Letters to the Editor

Together We Will, SLO: A call for novice and seasoned activists to make a difference

Together We Will San Luis Obispo, a local branch of a national progressive group, will participate in the Women’s March San Luis Obispo on Saturday, Jan. 21, 2017.
Together We Will San Luis Obispo, a local branch of a national progressive group, will participate in the Women’s March San Luis Obispo on Saturday, Jan. 21, 2017. jjohnston@thetribunenews.com

For two months after the election, I was paralyzed by confusion and fear. Heavy doses of Facebook and pinot noir proved a crummy coping strategy; I pinched a nerve in my neck and gained 8 pounds. On New Year’s Day, I deleted all social media apps from my phone and hid the corkscrew.

I struggled with how I could make a difference when so many smart, powerful people couldn’t elect someone (anyone!) other than Donald Trump. I doubted that my small voice could make a difference.

And then I met Lan Alcorn.

Lan is the co-founder of the grassroots activism group Together We Will, San Luis Obispo. Last week, Lan took time from her busy schedule as the owner of Treat SLO, a local bakery, and as a mom to talk to me about why and how she is trying to cultivate a progressive future.

We met at Bello Mundo Cafe, a hip coffee shop in downtown San Luis Obispo, amid a vibrant crowd on a rainy day. Lan was typing on her laptop when I blustered in. A half-eaten, sea salt-topped chocolate chip cookie sat on the table along with a nearly empty cup of coffee.

I was struck by what a leader Lan is. She is a humble, hard worker, and she adjusted to my blunt questioning style with grace. She smiled and put me at ease.

I confessed that I’ve never gotten involved in politics before. I told her that I know very little about American history, can’t stand when political know-it-alls use jargon, and that I want to make sure our civil rights and free press remain central to our country’s values.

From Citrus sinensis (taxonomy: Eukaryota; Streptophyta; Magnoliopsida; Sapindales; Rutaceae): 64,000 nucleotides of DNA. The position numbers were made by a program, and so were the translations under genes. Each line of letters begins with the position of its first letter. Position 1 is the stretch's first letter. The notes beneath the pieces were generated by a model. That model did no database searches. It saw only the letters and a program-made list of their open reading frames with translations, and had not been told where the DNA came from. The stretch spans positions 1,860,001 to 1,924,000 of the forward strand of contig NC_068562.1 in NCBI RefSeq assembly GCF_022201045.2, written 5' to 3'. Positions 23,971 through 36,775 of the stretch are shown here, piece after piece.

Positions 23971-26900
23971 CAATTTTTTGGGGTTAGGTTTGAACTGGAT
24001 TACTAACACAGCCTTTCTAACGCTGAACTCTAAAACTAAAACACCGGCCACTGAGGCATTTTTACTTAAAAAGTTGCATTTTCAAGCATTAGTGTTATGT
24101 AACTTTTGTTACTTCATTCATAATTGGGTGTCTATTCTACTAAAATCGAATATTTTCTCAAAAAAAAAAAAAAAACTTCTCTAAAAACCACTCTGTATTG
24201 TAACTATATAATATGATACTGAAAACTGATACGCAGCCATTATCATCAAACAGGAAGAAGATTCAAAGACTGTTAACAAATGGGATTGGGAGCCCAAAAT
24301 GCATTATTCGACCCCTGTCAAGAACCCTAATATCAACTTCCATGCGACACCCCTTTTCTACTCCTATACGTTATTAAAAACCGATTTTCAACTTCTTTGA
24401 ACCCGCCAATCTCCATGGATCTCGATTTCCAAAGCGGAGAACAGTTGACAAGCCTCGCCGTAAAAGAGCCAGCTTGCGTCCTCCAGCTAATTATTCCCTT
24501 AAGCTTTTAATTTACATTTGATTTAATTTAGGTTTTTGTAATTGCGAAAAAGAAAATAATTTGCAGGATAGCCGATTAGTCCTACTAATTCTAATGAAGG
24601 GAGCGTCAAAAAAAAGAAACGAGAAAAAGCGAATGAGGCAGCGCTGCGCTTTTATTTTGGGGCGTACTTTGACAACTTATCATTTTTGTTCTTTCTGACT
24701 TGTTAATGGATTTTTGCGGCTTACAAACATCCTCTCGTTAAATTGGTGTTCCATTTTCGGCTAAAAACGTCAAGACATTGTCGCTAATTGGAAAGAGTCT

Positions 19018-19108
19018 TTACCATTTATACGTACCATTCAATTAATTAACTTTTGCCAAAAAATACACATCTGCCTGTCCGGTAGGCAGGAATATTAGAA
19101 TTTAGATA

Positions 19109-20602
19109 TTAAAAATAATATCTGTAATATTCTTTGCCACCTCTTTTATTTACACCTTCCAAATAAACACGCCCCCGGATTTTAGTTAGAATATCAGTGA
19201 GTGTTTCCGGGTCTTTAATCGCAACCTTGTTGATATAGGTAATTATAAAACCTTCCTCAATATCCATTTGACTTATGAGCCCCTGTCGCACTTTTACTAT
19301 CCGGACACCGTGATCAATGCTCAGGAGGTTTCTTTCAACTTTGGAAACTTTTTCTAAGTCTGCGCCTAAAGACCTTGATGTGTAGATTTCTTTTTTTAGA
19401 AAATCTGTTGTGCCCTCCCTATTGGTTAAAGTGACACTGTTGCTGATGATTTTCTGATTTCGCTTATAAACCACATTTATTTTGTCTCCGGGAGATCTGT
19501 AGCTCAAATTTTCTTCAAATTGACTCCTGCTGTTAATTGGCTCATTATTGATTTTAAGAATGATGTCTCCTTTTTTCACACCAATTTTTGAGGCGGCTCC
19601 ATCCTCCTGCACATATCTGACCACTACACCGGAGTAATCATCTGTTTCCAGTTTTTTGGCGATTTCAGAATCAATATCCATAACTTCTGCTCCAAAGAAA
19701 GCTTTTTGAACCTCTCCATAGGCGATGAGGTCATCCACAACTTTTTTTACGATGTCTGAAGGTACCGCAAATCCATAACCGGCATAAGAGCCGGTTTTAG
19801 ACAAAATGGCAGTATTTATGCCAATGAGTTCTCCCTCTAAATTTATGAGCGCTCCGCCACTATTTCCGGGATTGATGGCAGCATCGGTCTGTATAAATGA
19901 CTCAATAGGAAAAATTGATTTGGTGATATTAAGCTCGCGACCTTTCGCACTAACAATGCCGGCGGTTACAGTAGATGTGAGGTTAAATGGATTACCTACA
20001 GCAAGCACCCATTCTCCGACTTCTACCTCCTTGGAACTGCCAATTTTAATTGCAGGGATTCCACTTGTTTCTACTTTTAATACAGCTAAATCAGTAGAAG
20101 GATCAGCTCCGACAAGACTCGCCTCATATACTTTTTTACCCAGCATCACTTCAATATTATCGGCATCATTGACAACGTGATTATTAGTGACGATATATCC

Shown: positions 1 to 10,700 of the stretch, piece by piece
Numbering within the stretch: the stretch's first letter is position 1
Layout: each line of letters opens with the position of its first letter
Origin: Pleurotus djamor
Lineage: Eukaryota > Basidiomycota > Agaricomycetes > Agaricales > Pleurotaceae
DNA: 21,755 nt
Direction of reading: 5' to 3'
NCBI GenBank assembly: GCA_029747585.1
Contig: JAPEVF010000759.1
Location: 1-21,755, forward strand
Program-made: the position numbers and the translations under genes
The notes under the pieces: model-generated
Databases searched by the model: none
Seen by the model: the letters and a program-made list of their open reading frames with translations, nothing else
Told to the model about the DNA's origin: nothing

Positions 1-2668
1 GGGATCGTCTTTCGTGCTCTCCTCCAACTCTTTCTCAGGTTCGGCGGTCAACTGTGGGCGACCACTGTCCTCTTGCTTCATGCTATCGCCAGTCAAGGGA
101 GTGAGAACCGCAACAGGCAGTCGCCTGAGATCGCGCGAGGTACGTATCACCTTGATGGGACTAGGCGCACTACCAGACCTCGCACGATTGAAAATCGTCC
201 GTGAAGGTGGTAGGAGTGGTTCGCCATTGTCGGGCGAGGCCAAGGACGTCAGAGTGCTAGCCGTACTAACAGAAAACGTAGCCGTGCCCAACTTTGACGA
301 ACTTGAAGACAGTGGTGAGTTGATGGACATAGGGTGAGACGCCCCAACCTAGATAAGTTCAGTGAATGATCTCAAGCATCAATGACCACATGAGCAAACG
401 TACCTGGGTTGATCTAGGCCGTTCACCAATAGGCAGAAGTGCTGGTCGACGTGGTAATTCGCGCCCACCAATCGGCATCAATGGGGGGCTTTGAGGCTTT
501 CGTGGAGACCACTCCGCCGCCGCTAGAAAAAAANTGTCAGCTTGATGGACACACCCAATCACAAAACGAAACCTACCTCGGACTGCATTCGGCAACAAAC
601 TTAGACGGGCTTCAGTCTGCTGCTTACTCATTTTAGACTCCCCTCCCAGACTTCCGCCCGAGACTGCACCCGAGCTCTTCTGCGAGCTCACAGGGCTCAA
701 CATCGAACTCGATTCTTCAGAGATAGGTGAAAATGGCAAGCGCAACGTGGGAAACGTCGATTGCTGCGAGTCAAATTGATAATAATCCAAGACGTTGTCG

Lan told me that Together We Will is the perfect group for someone like me. The group connects people with resources — education, communication strategies and groups. In addition, they intend to provide networking support among progressive organizations.

“An activist concierge service?” I asked.

She smiled again. “Yes, plus education and fundraising.”

Then, she confided that she is a novice activist, too.

“Kristi, I am just like you — I haven’t done much as far as activism in the past, but I can’t sit back and do nothing.”

I asked her what changed for her.

“The extreme path that we’ve gone down has forced me into what I’m doing,” she said. “My children’s future is at stake.”

Lan explained that Together We Will intends to build bridges.

“Together We Will SLO wants to be a leader in bringing people into the process,” she said. “Especially people who haven’t been active before. We want to support their voices.”

This week, Together We Will released a mission statement:

“Together We Will stand up, refuse to be silenced and reclaim our democracy as everyday people taking decisive, unified action to defend and advance our rights.”

Local TWW members have made their voices heard in the past two months, including protesting the proposed repeal of the Affordable Care Act and threatened elimination of the independent Office of Congressional Ethics.

In addition, members of TWW SLO have been busy compiling a network of local organizations that share progressive values — groups such as SLO Progressives, SLO Democratic Party, R.A.C.E. Matters SLO County and Our Revolution SLO. By solidifying relationships now, this consortium will be quick to respond when issues arise.

TWW SLO educational programming is consistent with its mission. An Activist 101 series is top priority. The series will highlight discussions of the Indivisibility Guide, a Practical Guide for Resisting the Trump Agenda. Other ideas include holding classes on how to have productive conversations with loved ones who voted for Trump.

I asked Lan whether she is optimistic about our country’s next four years. She said that she is.

“I’m optimistic because there are a lot of people out there like me who want to make a difference. I’m hopeful that TWW SLO can help them find a place where they feel comfortable to speak up.”

Lan encourages everyone to visit the TWW SLO booth at the Women’s March San Luis Obispo on Saturday. The event starts at 9 a.m. with music, information and speakers. Helpful details are at www.womensmarchslo.com. The event is inclusive and everyone — novices and longtime activists alike — will be energized by working together for a bright future.

Connect with Together We Will San Luis Obispo on Facebook at www.facebook.com/twwslo or by sending an email to togetherwewillslo@gmail.com. Twitter: @TWW_SLO.

Kristi Johnson is a patent lawyer and writer who lives with her husband in San Luis Obispo. Contact her at www.delphicitizen.org, writer.kristi@gmail.com, or Twitter @khagenjohnson.

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